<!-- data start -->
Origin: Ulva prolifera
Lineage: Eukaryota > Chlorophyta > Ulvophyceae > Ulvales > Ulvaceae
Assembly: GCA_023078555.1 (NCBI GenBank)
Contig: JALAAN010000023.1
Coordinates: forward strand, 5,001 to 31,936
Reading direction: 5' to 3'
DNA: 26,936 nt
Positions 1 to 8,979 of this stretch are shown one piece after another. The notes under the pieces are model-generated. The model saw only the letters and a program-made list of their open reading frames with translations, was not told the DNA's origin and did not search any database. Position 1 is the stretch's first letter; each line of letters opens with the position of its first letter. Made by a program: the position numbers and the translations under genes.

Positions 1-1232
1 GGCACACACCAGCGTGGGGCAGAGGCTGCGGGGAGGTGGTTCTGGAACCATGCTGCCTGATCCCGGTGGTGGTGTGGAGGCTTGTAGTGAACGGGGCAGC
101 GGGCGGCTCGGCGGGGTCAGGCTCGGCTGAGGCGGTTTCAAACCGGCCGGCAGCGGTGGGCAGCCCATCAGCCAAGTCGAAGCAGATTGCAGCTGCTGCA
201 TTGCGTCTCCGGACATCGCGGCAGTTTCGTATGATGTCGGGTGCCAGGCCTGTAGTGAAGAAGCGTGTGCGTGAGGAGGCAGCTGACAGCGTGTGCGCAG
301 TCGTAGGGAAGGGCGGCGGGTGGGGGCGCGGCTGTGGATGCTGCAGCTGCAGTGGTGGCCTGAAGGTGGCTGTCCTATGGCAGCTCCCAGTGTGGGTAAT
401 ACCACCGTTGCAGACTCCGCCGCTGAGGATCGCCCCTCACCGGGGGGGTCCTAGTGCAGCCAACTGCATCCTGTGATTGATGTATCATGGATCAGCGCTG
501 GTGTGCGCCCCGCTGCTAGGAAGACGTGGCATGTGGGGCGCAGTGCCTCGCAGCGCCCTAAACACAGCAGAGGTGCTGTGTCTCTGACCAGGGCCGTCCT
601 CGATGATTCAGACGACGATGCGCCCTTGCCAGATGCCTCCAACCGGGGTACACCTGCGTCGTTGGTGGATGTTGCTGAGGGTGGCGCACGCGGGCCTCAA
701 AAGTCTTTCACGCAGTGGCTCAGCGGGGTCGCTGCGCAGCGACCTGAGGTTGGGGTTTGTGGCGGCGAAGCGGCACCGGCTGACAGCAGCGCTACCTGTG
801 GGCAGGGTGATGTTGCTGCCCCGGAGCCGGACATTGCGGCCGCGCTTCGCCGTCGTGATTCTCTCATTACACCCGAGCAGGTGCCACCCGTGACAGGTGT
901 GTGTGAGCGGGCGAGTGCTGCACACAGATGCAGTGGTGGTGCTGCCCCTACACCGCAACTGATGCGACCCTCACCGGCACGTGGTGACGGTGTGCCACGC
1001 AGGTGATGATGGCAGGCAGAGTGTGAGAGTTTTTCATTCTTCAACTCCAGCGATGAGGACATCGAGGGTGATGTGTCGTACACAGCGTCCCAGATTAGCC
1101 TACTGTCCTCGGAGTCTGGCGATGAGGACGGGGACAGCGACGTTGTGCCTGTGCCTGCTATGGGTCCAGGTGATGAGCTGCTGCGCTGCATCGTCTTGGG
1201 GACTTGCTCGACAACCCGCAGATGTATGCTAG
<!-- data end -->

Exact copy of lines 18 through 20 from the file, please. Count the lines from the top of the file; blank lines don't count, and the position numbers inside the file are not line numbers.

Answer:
801 GGCAGGGTGATGTTGCTGCCCCGGAGCCGGACATTGCGGCCGCGCTTCGCCGTCGTGATTCTCTCATTACACCCGAGCAGGTGCCACCCGTGACAGGTGT
901 GTGTGAGCGGGCGAGTGCTGCACACAGATGCAGTGGTGGTGCTGCCCCTACACCGCAACTGATGCGACCCTCACCGGCACGTGGTGACGGTGTGCCACGC
1001 AGGTGATGATGGCAGGCAGAGTGTGAGAGTTTTTCATTCTTCAACTCCAGCGATGAGGACATCGAGGGTGATGTGTCGTACACAGCGTCCCAGATTAGCC